In 2002, the state vowed to change that, enacting new standards for classroom curricula. But teachers, lacking the practical guidance they needed, were slow to integrate them.

Nearly two decades later, with the eyes of the nation (thanks to HBO’s Watchmen) paying attention, the state tried again. This time, it had the Education Department build out lessons for every age, ensuring students across the board were taught the real history – unabridged.

“We have to teach this and face the ugliness,” the state Education Department decreed, “of what we’ve been too ashamed to talk about in the past.”

After a century of concealment, it was time for Tulsa to take accountability. It was time for residents to understand, reflect, and march forward – as one.

The Beginning

But beyond the classroom, Tulsa’s economic development – a long way from the booming 1920’s – was still reeling from the past. The city’s residents, dealing with the after-effects of unbalanced opportunity, had been weighted down by circumstance.

There was rampant disparity. There was limited mobility. There was a deep-seated air of mistrust. From citizens unengaged to public organizations incohesive, the path for Tulsa to meet its full-force potential seemed constantly interrupted.

Left unchanged, the city would keep breeding inequality. So, hopeful leadership set out to change it.

Merging five public entities (the Mayor’s Office of Economic Development, Tulsa Industrial Authority, Tulsa Parking Authority, Economic Development Commission, and Tulsa Development Authority) into one purpose-built organization, PartnerTulsa was born.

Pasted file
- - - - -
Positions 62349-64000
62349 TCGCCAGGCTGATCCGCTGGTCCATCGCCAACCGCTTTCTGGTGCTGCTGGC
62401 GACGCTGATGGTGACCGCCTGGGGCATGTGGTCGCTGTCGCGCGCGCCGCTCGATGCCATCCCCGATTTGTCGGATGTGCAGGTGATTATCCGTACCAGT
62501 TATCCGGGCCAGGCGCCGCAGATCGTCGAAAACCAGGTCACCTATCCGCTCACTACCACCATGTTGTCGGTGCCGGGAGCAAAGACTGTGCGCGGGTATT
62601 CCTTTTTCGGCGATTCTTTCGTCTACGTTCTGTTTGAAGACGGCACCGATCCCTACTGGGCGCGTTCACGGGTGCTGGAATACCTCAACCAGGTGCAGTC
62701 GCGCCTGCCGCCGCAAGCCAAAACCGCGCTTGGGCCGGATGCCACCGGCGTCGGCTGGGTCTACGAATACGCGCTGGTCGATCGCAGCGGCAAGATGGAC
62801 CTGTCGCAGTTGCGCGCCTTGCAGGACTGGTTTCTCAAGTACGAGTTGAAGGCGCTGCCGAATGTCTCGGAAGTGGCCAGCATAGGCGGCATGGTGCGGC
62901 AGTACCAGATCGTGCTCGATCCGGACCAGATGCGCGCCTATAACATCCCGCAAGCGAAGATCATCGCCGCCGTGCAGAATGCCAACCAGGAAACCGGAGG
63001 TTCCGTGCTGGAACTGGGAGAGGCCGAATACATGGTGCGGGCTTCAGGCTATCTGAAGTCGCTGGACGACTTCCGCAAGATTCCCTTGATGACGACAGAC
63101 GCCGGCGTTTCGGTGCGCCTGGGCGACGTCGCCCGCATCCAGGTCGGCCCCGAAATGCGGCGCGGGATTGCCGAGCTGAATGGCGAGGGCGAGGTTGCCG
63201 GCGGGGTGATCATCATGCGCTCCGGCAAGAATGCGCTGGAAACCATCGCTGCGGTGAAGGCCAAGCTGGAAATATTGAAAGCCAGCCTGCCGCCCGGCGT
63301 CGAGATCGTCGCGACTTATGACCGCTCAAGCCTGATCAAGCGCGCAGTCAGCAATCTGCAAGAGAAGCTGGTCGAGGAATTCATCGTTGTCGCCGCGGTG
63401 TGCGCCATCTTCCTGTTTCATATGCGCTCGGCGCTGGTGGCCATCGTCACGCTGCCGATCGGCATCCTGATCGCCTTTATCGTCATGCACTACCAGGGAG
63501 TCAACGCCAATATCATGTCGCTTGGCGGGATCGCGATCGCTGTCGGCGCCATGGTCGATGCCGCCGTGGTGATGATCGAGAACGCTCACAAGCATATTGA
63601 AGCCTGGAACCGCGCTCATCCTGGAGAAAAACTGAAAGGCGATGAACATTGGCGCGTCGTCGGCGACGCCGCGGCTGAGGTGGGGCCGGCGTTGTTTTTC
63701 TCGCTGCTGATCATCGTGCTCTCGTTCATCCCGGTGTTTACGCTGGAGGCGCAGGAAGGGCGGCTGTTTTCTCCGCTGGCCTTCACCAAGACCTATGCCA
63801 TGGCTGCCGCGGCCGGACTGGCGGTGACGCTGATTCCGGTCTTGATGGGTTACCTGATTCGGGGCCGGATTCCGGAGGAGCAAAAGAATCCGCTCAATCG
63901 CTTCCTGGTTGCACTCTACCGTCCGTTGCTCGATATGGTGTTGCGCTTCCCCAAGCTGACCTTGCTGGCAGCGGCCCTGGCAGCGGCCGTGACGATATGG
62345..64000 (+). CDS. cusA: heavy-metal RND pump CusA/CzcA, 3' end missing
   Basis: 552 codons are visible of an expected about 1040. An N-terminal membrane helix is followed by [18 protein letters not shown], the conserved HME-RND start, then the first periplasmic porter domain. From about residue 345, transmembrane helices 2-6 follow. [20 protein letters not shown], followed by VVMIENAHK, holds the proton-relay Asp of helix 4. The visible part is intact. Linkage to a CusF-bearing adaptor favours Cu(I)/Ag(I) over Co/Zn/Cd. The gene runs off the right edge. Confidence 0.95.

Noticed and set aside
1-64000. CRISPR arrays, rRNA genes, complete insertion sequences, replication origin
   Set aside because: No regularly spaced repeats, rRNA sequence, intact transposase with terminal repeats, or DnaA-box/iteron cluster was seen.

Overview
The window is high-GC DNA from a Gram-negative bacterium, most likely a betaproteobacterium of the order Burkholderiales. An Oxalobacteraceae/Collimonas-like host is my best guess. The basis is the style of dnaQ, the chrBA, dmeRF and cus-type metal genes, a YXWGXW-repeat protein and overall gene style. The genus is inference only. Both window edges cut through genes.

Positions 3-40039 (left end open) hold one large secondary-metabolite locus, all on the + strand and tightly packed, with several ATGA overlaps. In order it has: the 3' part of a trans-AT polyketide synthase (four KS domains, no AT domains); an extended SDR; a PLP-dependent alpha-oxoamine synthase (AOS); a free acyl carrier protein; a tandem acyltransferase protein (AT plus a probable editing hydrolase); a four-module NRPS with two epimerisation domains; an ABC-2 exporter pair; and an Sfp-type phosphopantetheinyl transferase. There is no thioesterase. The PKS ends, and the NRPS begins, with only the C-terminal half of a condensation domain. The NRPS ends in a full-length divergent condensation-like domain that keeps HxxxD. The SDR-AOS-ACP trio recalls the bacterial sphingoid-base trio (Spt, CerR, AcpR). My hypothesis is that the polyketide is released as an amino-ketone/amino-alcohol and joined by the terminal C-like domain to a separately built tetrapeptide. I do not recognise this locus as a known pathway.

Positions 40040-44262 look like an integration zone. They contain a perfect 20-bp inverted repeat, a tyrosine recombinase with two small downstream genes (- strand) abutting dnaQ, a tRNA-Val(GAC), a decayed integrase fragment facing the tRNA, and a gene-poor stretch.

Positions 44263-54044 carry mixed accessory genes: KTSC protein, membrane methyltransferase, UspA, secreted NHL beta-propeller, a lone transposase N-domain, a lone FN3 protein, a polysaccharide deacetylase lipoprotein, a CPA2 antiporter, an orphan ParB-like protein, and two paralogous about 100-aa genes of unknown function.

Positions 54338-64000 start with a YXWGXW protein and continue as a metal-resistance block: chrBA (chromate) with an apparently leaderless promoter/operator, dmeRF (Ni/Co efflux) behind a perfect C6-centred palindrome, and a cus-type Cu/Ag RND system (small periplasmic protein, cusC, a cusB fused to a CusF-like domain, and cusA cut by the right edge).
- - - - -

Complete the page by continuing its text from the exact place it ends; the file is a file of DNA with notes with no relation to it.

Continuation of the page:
Its goal was to streamline opportunity in the present while holding space for the profound trauma of the past. Its vision was to foster shared prosperity and racial equity – using the ingenuity that the community had always had inside it.

The Vision

When PartnerTulsa emerged onto the scene, its first order of business wasn’t attracting outside attention. It was rectifying the apprehension that its residents, faced with another bureaucratic entity, rightfully had.

And that meant it had to reintroduce itself.

Leaving the era of red tape and needless complexity behind, the organization enacted a mission that was oriented around access. Making its ambitions inclusive and its opportunities local. Making its programs attainable and its identity, according to Executive Director Kian Kamas, “very clearly recognizable.”

On the operations side, PartnerTulsa developed four core branches for city improvement: Community Revitalization, Affordable Housing, Living Wages, and Healthy Food Access.

On the branding side, Kamas and her team knew it wouldn’t be enough to simply mimic the practices of other organizations. Before they were economic developers, they were community developers – so in order to earn buy-in from their audience, they’d have to put their money where their mouth was.